Mary Beth Clark

Culinary Educator · Consultant · Author

Artichoke – Family Asteraceae – Genus Cynara

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artichokes, mary beth clark

Artichokes are a member of the Asteraceae family. The genus Cynara consists of several species of thistle-like perennials producing the important food crop of artichokes. In Italy, the genus Cynara Cardunculus L. var. Scolymus is the globe artichoke. Often divided into those without spines and those with spines, popular varieties and cultivars include Brindisino, Catanese, Paestum, Romanesco or Mammola; and Spinoso di Liguria, Spinoso di Palermo, Spinoso Sardo, Precoce Violetto di Chioggia, Violetto di San Erasmo, and Violetto di Toscano.

Artichokes range from small entirely edible buds to medium oval purple buds to large round globes. Often growing to a height of 4 to 6 feet (1.2 to 1.8 meters) with arched silver-green leaves appearing like tall fronds, the plant produces flowers developed within large heads suspended on long thick stalks. When harvested before flowering, this edible bud is called artichoke or carciofo. If left to mature on the plant, impressive purple-blue flowers shoot out from the hearts encased by thick scales, statuesque. With origins unknown but thought to be from North Africa because wild artichokes still grow there, these plants are an important staple throughout southern Europe and the Mediterranean region. Artichoke plants grow throughout Italy most of the year in private gardens as well as comprise large commercial production. Concentrated in the central and southern regions of Campania, Lazio, Molise, Puglia, Tuscany, and Umbria, plus the islands of Sardegna and Sicily, annual yield makes Italy one of the major artichoke producing countries in the world.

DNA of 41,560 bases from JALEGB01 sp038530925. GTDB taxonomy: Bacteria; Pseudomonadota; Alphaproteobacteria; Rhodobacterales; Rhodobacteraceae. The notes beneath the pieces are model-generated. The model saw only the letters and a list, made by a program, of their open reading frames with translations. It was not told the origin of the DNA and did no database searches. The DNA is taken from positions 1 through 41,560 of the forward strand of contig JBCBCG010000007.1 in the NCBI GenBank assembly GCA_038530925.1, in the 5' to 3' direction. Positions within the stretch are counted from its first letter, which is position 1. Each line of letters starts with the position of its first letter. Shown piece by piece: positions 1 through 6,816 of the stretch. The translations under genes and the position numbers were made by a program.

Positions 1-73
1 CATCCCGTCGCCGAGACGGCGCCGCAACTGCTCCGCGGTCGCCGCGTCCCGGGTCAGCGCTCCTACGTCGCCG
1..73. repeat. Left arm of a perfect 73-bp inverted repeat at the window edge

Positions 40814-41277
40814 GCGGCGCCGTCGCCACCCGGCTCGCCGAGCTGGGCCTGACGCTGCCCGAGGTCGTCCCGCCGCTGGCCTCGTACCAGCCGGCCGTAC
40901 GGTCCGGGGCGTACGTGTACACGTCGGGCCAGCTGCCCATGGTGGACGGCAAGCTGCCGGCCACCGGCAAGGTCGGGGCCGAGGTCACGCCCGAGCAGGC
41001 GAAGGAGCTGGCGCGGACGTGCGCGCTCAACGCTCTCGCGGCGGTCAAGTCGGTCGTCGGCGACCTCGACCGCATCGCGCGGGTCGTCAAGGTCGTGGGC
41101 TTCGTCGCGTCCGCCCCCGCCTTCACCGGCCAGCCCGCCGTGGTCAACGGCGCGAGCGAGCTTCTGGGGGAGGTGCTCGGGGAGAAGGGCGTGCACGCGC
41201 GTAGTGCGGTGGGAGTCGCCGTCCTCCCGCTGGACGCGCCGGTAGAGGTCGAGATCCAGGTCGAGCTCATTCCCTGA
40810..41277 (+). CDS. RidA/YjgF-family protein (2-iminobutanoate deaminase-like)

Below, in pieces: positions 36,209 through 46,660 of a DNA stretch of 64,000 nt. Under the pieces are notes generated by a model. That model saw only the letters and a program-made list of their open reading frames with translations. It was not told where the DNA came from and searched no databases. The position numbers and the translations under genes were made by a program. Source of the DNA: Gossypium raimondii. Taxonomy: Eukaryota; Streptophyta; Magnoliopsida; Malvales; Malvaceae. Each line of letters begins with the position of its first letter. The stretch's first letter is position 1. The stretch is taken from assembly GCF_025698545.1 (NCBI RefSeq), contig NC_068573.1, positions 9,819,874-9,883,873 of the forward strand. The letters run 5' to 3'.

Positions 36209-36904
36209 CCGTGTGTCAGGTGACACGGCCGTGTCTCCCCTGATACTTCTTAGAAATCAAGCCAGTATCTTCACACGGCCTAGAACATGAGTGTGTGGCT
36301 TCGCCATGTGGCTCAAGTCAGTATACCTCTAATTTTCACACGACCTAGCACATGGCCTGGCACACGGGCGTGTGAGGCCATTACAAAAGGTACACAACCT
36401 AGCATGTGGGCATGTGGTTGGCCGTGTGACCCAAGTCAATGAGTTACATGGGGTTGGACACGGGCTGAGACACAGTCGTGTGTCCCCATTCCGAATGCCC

Artichokes are a natural diuretic and possess significant medicinal value for aiding digestion, strengthening the liver and gall bladder, lowering HDL/LDL ratio and reducing cholesterol levels.

Passionate about artichokes, Italians celebrate with special festivals for the growing of artichokes, the harvest, and the closing of the field. Many market vendors clean the medium and large-sized artichokes selling them as: trimmed with the edible flower head attached to its base, il cuore, or removing the leaves and fuzzy choke down to the exposed base, il fondo. Tender baby artichokes are ideal consumed raw, often thinly sliced in salads. Medium and larger sized artichokes are trimmed with the fuzzy choke removed from the base, then stuffed, sliced, baked, fried, sauteed…any way you choose for they adapt so well to cooking methods.

Artichoke stalks are boiled until tender then chopped, sliced, or pureéd. The whole buds, hearts, and stalks make delicate yet distinctive contributions to risotto, pasta, salads, pureés, savory torta, soups, and sauces. Artichokes are used to flavor liqueurs and digestivos, as well as dried and used as tea. In creating your own artichoke dishes, these ingredients blend exceptionally well with artichokes: garlic, anchovies, celery, parsley, mint, thyme, capers, lemon, pancetta, meat stock, white wine, Parmigiano-Reggiano, and olive oil.

Food for thought

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